The 48-year old farmer anxiously awaits every rainfall in Cambodia’s northwest. “I worry about the water and my livelihood every day,” Vann En said. Growing sweet cucumbers in Banteay Meanchey, his income depends on there being enough water — but he said he had already seen signs of an upcoming water shortage around his area. “There is only little water in the river,” En said.

With this observation, he is not alone. Water levels have rapidly dropped on the Mekong River to as low as half of the long-term average, raising fears of water shortages in the upcoming dry season all over the country. Dry season typically starts around November to December.

Water Resources Ministry spokesman Chan Yutha said that despite the flooding of recent months, the water had come quickly and the peak was short-lived. “We find that once the water starts to subside, it recedes quickly,” Yutha said.

Ministry data shows the Mekong dropped to a depth of 5.1 meters in Kampong Cham on Tuesday, 2.5 meters lower than the same day last year and 5.4 meters below the average since 1991. The daily fluctuation varied between two and 19 centimeters.

In Phnom Penh, the Chaktomuk monitoring station recorded the Mekong at 4.5 meters, 2.1 meters below last year and 4.1 meters lower than the average.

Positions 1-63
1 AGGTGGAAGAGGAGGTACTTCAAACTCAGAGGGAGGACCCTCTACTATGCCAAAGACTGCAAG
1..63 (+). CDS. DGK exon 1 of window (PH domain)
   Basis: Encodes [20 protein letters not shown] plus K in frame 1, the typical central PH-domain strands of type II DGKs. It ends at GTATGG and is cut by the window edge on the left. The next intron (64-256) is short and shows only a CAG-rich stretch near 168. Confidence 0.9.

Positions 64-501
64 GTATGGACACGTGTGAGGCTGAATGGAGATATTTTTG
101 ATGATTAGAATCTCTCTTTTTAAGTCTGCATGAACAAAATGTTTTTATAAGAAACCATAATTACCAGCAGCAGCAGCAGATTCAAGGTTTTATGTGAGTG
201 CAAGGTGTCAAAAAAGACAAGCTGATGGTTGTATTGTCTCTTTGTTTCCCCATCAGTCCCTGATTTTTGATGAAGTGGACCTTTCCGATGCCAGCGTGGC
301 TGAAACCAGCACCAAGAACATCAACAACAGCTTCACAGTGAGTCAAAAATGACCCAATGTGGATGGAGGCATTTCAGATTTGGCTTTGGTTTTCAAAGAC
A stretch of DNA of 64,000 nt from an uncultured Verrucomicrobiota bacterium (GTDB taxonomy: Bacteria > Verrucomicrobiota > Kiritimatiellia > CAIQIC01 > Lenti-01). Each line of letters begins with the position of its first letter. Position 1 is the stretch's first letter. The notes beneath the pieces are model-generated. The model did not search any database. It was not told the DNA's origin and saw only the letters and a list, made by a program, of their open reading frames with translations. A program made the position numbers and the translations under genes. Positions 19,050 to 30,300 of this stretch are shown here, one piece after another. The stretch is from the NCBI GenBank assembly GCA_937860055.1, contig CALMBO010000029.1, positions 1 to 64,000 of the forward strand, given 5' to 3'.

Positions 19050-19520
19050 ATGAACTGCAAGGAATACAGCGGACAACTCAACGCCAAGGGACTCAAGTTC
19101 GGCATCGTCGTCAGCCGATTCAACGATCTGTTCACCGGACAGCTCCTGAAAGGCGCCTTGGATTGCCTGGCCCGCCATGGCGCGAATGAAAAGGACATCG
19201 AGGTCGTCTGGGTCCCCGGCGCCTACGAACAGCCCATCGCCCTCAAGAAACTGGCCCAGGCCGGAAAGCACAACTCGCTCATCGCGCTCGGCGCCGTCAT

Water levels have also fallen to below 1998 levels, when a record-setting drought caused widespread food shortages.

To the east of En’s Beanteay Meanchey home, 52-year-old rice farmer Bun Kimla faces similar issues in Siem Reap. She said she feared a repeat of last year, when a severe dry season caused widespread droughts, bringing about poor harvests. “In my place I don’t have any water at all,” Kimla said.

And fields are likely to dry up even further over the next few weeks. According to forecasts, the Mekong will drop another meter ahead of the Water Festival on November 10-12 to 3.5 meters, Yutha said.

Coalition of Cambodian Fishers director Long Sochet said the Tonle Sap was about 0.8 meters lower than last year based on measurements in Pursat province. This was not only cause of concern for farmers and their crops, but could also mean a decline in fish stock in an already sensitive water ecosystem. “There will be a lack of fish in the dry season coming up,” Sochet said.

To make sure farmers and fishers weren’t facing the same hardships as before, the government had to step up, said Yong Kim Eng, president of the People Center for Development and Peace. Yet, that had not happened enough, he said. “I have little hope in the authorities’ actions, because we’ve seen ponds and artificial lakes [built], but we still face water shortages in the dry season,” Kim Eng said.

But Yutha, from the Water Resources Ministry, said his ministry was prepared. His officers had managed to capture water into reservoirs before it began to recede, he said, and there would be enough to grow dry-season rice at a similar level to previous years. “Today, all of our pools around the country have enough water,” he said.

According to the National Committee for Disaster Management, about 20,000 hectares of rice fields in 13 provinces were affected by drought in November last year.

This Newsroom Cambodia story also appears on VOD English: